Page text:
Once the need is identified, a form is sent to the FoodWell program office and the patient’s name goes on the list for distribution. Staff in Nutrition and Food Services assemble bags full of nutritious, easy-to-prepare items designed to last 3-4 days. Finally, Guest Services team members deliver two bags to the patient, or their family, at discharge.
Every bag contains a similar selection, with two bags generally being enough food for the first week at home. The bags also include a list of food pantries and food banks in the patient’s community to help address ongoing needs.
Many UNC Health donors have contributed to FoodWell through a variety of donor activities and food-related funds. Corporate partner Butterball is the protein source for the program, donating steady supplies of turkey medallions or ground turkey that are delivered to the hospital in family-sized portions.
Donors Sustain and Grow FoodWell
In 2021 after learning about FoodWell, UNC Health Foundation donor Johnnie Sexton established The Xris Kessler Fund for Children Facing Hunger. Sexton’s educational audiology practice serves 70 North Carolina counties, where his staff regularly encounter families without sufficient food.
The Kessler fund contributes to FoodWell and honors Sexton’s husband Xris, who experienced food insecurity as a child.
“I truly believe that food insecurity for NC children and families is now at a crisis level. Food costs have skyrocketed and families are struggling,” said Sexton. “Xris and I have been fortunate to experience a huge response to the new fund, and through the goodness of our friends and colleagues, we have raised a good bit of money for this fund.”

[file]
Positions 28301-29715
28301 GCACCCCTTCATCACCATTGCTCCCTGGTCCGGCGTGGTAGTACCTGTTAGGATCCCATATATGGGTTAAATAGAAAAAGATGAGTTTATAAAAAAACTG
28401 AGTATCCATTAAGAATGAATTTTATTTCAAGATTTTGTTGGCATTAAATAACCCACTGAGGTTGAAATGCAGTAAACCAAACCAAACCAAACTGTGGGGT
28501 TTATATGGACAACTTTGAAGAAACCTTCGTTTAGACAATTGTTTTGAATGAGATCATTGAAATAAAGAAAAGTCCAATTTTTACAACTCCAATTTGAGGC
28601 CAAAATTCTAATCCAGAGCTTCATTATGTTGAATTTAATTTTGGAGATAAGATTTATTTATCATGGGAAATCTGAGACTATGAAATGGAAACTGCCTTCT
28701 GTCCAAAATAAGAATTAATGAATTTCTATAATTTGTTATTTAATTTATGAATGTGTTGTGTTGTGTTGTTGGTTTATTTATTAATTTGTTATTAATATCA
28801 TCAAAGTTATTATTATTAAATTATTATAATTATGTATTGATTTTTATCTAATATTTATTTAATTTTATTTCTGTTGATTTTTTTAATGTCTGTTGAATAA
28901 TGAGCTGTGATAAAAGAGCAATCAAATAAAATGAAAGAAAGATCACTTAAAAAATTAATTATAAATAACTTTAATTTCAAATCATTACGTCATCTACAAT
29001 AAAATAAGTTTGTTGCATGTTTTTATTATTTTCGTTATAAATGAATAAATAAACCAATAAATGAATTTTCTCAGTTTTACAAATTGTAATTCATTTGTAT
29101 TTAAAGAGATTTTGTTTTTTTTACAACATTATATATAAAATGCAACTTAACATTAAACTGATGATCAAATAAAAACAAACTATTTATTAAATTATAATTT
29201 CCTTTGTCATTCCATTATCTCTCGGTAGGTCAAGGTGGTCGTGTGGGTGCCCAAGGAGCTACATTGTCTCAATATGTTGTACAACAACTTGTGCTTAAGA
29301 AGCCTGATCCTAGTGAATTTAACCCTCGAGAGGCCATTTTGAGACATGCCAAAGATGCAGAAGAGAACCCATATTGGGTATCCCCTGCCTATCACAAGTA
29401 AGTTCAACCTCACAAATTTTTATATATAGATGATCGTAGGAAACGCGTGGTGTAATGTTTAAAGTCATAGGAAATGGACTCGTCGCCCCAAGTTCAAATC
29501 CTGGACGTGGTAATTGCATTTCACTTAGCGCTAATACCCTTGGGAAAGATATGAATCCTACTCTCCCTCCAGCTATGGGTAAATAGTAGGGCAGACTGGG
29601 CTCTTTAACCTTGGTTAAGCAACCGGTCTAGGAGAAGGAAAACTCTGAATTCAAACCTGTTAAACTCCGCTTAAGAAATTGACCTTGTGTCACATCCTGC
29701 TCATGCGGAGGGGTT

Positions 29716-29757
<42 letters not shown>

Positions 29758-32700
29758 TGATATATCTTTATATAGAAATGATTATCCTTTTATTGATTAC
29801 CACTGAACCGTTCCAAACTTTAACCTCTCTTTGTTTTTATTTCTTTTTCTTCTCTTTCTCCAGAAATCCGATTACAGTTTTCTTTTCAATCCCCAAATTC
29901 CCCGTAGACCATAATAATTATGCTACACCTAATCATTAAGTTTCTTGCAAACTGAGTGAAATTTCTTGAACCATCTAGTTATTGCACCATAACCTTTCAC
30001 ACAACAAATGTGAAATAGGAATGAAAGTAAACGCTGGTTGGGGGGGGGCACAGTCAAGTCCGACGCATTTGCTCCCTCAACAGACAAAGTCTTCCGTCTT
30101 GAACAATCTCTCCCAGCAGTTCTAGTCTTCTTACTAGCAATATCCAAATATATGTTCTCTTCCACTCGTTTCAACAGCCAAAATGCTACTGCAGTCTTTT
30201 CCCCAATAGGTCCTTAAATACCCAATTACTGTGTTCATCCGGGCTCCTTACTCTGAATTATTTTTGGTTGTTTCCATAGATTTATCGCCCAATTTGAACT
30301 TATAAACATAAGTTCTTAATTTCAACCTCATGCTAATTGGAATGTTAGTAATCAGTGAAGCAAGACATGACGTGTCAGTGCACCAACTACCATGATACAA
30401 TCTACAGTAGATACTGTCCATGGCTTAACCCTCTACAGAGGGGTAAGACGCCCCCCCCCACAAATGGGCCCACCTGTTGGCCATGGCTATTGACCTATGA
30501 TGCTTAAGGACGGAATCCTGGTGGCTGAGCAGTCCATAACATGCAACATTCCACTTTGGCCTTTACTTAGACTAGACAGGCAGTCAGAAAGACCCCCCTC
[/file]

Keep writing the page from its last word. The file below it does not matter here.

Donors like Sexton help sustain and grow FoodWell. In addition to serving UNC Hospitals and several outpatient clinics, the program is being piloted at an oncology infusion clinic and at children’s specialty clinics.
Carroll said that FoodWell’s impact has been overwhelmingly positive on patients, many of whom cry tears of relief when presented with the grocery bags. One patient who had been worried about coming to the hospital called them ‘blessing bags.’ Another patient whom Carroll saw in the hall told her she had been worried about the challenges of returning home after surgery, but the grocery bags would help her get through until she could return to work.
With local hunger-related nonprofits reporting increased demand and fewer donations, the problem may get worse before it gets better.
“Sadly, food insecurity will continue to be a challenge for our patients and families,” said Carroll. “However, I am extremely grateful that we will continue to provide essential groceries to those who need it, thanks to the support of the UNC Health Foundation and our generous donors.”
For more information on how you can join us in the fight against food insecurity for vulnerable patients and their families, please contact Eli Jordfald, Executive Director, Healthcare Philanthropy, at email@example.com.